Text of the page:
Friday, April 23, 2010


So last winter, I was visiting Oregon, and wanted to take some rainy-day shots of the forest. I could have brought the UmbrellaPod, but I was on vacation and had limited space in my car. So I timed my shots between downpours, letting my camera get a little wet. Not the ideal solution, and I spent more time waiting than actually shooting.

So I came up with the Dripstop. It's just a wire coathanger bent into a shape that wraps around the PVC Camera Mount, with a patch of waterproof material to cover it. Slip the Dripstop onto the PVC Camera Mount, attach the camera, then attach the whole thing to your PVC camera equipment of choice, and you're good to shoot in the rain.

The camera in the picture is not the one this Dripstop was designed for (I was using the correct camera to take the pictures). I would recommend having a bit of overhang on the top and all sides, to allow easy access to the buttons and to protect against drips. I also slanted the wires to the back, to let the water drip away from the lens.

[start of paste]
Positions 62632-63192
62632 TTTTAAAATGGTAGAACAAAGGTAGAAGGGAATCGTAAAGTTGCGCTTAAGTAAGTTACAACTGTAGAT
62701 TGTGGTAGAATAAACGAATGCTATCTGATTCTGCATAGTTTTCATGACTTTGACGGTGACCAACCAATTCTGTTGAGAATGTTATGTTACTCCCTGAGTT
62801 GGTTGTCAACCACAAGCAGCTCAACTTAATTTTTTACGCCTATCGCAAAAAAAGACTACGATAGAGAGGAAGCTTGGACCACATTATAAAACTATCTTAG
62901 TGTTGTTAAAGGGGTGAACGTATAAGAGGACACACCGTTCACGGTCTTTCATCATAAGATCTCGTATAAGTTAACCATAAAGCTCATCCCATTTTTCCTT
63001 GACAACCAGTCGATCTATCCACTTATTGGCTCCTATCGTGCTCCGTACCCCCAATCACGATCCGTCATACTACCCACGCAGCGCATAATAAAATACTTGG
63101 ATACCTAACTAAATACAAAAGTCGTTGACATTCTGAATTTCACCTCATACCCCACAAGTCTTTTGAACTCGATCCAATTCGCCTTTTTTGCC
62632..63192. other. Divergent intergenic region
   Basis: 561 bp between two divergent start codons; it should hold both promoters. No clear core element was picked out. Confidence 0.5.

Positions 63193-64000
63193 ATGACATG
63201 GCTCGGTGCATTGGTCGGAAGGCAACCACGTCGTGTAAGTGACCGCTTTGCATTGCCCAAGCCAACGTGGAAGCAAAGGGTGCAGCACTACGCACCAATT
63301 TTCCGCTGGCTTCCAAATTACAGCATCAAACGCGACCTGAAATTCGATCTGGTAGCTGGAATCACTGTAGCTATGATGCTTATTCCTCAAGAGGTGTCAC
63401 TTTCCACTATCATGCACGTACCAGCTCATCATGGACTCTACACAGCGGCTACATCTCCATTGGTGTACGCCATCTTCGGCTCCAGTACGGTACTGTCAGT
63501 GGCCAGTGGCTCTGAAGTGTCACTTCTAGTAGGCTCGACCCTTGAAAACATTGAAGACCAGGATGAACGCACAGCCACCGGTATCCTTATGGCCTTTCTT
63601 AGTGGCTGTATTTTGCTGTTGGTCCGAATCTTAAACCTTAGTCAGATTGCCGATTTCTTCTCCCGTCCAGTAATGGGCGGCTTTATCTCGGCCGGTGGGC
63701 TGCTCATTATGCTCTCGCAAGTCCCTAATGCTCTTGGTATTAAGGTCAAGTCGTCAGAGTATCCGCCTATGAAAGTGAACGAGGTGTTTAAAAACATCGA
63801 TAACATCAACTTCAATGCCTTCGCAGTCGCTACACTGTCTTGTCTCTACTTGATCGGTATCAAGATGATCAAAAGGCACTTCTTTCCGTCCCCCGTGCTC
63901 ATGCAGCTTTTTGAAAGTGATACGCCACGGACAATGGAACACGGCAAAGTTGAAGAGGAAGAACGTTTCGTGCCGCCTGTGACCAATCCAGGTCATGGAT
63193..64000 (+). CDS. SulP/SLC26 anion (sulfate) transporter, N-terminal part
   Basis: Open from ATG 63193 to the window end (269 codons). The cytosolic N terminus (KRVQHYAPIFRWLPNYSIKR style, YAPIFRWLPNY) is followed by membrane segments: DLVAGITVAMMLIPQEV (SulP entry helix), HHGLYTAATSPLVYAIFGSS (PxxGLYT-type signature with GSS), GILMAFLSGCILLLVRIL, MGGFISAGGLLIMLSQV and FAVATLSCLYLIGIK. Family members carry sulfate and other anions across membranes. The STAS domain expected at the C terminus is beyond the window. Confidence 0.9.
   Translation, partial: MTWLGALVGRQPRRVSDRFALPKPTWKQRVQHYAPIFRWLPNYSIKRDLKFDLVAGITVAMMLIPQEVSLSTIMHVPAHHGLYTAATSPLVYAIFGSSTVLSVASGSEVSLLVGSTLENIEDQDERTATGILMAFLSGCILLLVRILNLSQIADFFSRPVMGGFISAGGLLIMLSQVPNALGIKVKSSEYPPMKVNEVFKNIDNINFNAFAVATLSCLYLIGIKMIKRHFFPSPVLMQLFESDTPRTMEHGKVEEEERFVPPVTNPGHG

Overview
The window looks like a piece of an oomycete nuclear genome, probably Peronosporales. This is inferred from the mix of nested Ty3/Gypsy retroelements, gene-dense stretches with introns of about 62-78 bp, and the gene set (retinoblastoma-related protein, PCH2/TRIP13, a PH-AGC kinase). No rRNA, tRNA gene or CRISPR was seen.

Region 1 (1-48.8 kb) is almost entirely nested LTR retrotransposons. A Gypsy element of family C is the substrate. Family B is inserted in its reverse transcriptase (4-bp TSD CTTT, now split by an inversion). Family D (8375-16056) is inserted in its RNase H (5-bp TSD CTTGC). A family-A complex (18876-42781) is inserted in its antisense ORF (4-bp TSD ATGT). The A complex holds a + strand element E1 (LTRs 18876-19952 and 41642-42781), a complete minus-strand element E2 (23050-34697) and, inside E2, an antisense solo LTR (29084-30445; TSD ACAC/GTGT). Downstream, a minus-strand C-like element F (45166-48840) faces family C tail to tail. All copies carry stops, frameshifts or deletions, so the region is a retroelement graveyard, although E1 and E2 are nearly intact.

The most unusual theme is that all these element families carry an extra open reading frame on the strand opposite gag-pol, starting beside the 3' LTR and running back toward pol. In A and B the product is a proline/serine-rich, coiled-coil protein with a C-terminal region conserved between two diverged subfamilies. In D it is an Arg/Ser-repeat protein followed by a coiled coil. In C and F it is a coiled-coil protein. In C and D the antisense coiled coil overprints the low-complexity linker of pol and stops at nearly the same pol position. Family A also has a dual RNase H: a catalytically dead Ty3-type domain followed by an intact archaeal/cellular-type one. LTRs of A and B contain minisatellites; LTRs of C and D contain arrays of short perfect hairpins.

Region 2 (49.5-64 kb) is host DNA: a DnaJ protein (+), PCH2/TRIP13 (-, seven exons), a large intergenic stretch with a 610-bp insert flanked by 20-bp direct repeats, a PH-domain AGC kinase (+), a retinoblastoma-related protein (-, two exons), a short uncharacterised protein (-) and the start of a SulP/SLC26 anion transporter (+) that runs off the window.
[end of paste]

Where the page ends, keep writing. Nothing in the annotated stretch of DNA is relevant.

This is not meant to be used on windy days or in heavy heavy downpours, but what can you expect from a coat hanger and a scrap of fabric?

Price: Free, if you've got a metal coat hangar lying around and a piece of waterproof fabric.
Build time: 20 minutes, with wire cutters and a sewing machine.
Availability of materials: Readily available.
Durability: Medium. There are no moving parts, but if you just throw it in a bag, you'll bend the wire.
Functionality: Quick and easy, works good for what it's designed for.
Portability: Best if attached to the outside of your bag.


  1. I love your inventions. They're so creative.

  2. You really think outside the box Paco. If you need something, you just whip it up. It encourages me to do the same.

  3. What a great idea! It even looks professional.

  4. It's amazing what you can accomplish with a scrap of fabric and an old coathanger.